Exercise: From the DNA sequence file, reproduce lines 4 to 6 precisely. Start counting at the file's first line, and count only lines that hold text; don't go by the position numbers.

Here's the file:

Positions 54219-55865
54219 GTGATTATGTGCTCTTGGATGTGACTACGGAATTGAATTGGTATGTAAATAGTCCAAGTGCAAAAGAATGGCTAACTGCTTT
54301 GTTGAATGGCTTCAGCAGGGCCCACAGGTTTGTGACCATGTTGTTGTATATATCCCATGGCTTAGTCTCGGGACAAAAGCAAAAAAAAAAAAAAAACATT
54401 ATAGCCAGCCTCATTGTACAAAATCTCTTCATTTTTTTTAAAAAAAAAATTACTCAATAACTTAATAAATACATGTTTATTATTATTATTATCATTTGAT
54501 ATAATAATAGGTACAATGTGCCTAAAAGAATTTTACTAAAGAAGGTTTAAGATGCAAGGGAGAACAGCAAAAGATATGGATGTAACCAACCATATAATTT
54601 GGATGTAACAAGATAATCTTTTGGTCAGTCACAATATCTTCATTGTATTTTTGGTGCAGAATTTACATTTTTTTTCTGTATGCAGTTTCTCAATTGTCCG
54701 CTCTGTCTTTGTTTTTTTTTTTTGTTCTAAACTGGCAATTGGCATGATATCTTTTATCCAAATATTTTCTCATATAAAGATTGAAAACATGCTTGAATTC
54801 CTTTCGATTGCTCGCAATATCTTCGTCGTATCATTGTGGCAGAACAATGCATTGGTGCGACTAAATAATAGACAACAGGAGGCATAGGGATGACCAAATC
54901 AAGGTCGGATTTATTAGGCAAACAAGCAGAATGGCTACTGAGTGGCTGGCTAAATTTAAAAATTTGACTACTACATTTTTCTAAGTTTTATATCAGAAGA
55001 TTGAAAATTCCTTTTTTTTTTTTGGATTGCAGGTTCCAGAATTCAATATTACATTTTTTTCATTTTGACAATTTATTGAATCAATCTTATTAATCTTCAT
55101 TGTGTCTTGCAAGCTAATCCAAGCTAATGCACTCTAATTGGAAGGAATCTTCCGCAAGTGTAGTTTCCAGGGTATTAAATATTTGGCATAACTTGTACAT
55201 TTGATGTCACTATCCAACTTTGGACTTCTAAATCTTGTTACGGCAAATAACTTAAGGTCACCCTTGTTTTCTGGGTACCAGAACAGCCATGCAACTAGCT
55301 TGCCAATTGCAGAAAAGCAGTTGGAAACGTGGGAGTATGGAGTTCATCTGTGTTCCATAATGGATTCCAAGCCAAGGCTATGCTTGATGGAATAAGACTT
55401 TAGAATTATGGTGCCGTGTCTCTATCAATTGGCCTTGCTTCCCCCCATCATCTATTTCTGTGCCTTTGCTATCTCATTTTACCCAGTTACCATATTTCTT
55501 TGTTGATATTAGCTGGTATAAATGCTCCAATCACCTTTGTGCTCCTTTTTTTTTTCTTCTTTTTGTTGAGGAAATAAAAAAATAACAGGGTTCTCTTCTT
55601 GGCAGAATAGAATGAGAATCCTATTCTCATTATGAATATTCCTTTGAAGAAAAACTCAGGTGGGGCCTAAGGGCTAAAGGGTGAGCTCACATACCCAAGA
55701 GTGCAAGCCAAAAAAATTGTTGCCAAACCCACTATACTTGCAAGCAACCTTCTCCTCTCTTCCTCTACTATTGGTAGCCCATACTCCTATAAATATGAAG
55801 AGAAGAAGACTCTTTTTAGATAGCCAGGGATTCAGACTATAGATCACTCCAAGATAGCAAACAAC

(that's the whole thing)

54401 ATAGCCAGCCTCATTGTACAAAATCTCTTCATTTTTTTTAAAAAAAAAATTACTCAATAACTTAATAAATACATGTTTATTATTATTATTATCATTTGAT
54501 ATAATAATAGGTACAATGTGCCTAAAAGAATTTTACTAAAGAAGGTTTAAGATGCAAGGGAGAACAGCAAAAGATATGGATGTAACCAACCATATAATTT
54601 GGATGTAACAAGATAATCTTTTGGTCAGTCACAATATCTTCATTGTATTTTTGGTGCAGAATTTACATTTTTTTTCTGTATGCAGTTTCTCAATTGTCCG